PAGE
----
By Melissa Gee, Master of Divinity Student
Over the past few years the immigration debate has heated up, and often that debate has centered on appropriate procedures in the border region. Proponents of militarized border security have insisted that measures designed to deter people from entering the United States are the best way to decrease the migration of people. However, people desperate for work and a better life for their families have not been deterred. Families risk, and sometimes lose, their lives in order to pursue the American Dream.
Men, women, and children leave their homes and trek the desert in search of a new beginning, believing they have nothing left to lose. This has resulted in an increase of deaths in and around the harshest areas of the Mexico/US border, especially in Arizona.
Border volunteers Ed and Debbi McCullough have witnessed first-hand the tragic outcome of the migration situation. On Tuesday, October 7, 2008, Louisville Seminary will host the McCulloughs at two events as they present their findings to research on migration along the Arizona border.
Debbi, a mixed-media artist and advocate for people crossing the desert, will speak at a lunch-time seminar in the Seminary’s Winn Center. As an advocate, Debbi walks the desert looking for survivors and leaves water in hopes of staving off heat exhaustion. She collects pieces of clothing, mementos, and photographs that are left behind during migration. As an artist, she incorporates these artifacts into her art to help share the stories of those risking their lives to be in the United States.
“I imagine the people as they part with some of these things. I wonder at the sacrifice they are making to help those who are still at home,” she says, describing the inspiration for her art.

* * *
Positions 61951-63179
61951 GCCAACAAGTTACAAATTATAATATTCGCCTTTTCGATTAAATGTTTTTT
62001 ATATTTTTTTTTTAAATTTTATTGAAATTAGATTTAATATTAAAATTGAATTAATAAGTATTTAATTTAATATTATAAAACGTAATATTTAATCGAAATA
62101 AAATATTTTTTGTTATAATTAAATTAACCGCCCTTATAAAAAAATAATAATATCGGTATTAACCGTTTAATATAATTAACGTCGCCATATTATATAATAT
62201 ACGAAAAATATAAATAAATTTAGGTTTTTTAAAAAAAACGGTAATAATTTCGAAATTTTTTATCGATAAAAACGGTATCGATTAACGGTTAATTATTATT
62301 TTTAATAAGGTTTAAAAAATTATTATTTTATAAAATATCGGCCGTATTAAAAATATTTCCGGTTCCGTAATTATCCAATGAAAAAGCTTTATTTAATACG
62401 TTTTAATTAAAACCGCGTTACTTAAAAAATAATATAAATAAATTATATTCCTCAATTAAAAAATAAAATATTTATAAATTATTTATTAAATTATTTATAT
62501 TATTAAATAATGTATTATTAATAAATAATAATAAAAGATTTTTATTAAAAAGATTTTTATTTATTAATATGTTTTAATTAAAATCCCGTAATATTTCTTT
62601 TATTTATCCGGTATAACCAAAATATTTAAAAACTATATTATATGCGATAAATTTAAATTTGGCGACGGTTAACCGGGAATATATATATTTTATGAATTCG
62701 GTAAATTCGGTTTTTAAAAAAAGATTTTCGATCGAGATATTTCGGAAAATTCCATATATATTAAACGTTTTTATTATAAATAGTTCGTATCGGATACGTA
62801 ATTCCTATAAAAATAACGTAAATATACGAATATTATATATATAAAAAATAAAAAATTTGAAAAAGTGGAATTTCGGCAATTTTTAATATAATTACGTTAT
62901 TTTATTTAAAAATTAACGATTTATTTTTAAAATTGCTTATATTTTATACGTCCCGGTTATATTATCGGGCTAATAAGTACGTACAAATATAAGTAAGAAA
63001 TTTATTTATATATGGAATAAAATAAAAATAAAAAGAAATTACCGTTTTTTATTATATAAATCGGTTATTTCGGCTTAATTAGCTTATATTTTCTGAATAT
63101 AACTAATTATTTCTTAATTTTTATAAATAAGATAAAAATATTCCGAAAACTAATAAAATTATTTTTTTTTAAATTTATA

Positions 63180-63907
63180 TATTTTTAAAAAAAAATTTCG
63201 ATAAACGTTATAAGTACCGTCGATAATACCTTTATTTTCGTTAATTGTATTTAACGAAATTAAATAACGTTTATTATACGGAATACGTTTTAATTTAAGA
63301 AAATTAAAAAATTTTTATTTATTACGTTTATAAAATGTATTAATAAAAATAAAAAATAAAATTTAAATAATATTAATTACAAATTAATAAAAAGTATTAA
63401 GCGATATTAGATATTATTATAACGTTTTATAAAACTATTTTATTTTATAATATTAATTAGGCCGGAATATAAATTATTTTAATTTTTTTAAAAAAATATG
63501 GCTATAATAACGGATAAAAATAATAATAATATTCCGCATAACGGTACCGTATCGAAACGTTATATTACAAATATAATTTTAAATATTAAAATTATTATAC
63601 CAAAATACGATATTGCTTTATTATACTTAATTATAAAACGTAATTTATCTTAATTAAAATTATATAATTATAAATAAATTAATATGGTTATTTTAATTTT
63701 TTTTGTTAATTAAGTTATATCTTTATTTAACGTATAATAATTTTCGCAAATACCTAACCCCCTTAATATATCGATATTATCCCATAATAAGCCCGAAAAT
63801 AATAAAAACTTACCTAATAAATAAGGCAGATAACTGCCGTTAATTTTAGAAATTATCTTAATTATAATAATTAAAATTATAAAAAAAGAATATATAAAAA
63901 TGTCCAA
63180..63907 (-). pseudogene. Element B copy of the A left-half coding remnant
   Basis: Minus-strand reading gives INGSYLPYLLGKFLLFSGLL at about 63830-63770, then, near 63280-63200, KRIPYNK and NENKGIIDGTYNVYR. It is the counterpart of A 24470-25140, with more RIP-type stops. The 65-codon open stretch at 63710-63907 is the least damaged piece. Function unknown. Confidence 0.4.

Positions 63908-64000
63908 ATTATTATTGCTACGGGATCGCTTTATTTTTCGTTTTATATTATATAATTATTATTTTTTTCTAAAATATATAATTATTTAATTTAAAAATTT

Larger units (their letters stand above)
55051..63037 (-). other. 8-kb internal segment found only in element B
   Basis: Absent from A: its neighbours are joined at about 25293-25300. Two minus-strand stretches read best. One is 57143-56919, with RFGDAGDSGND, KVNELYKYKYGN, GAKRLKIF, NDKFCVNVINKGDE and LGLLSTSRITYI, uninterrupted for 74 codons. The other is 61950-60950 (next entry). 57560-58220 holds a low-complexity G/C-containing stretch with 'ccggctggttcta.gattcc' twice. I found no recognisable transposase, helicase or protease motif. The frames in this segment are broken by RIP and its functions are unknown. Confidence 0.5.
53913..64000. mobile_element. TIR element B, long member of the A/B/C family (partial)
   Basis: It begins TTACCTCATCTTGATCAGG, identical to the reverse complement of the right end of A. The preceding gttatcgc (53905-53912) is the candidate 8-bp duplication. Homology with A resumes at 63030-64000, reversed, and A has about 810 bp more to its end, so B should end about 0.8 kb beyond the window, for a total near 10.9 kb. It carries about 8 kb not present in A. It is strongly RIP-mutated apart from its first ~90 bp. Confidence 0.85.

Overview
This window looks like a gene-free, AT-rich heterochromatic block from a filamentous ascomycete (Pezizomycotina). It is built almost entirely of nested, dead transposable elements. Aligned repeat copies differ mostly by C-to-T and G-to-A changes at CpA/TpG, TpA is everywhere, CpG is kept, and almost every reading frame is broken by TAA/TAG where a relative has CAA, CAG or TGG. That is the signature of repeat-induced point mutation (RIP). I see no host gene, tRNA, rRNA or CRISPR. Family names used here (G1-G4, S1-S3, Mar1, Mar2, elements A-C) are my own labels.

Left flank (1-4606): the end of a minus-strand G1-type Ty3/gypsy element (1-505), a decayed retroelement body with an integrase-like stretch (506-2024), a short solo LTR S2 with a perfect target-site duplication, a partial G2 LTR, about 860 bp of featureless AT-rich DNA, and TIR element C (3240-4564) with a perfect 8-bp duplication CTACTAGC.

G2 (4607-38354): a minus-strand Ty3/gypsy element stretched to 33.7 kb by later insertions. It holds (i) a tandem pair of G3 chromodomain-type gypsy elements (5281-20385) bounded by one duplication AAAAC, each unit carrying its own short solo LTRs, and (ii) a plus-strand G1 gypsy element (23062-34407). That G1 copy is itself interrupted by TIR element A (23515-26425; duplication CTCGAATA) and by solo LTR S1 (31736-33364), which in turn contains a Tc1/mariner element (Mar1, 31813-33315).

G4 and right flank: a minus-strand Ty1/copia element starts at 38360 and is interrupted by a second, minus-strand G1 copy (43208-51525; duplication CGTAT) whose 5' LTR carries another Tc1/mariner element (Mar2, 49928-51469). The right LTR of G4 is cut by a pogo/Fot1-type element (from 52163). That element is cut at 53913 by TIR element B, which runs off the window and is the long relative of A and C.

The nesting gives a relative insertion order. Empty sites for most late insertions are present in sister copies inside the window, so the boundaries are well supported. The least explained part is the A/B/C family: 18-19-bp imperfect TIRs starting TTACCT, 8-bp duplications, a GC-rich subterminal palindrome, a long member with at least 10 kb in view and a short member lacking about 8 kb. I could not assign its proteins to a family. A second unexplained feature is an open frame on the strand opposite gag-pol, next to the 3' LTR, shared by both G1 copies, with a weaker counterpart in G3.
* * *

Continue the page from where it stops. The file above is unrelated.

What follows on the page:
Debbi McCullough’s program is a brown bag lunch event and will be held at 12:30 p.m. Participants are invited to bring their own lunch or purchase lunch at the Seminary cafeteria. In addition, Debbi’s artwork will be on display in the Winn Center at Louisville Seminary from October 5 through October 7.
At 7 p.m. on Tuesday evening, October 7, Ed McCullough, a geologist, will talk about the reality of the desert region and share maps outlining the most dangerous routes attempted by migrants. The program will include a discussion about the work being done in the Arizona desert in an effort to bring “compassion and hospitality” back to the region. This program will take place in the Laws Lodge Conference Center on the campus of Louisville Seminary. Both events are free of charge, and ample parking is available adjacent to each building.
These events comprise the first of a two-part series on immigration and Christian response. Guided by an understanding of the Christian responsibility to care for the stranger in our midst, the programs will offer unique insight into the issues of border patrol, immigration, and human rights.
Part two will be held November 6 and will feature a worship service and a program on the stories of immigration in the Bible.
All events are open to the public free of charge. For more information contact Melissa Gee at 895-1454 or firstname.lastname@example.org.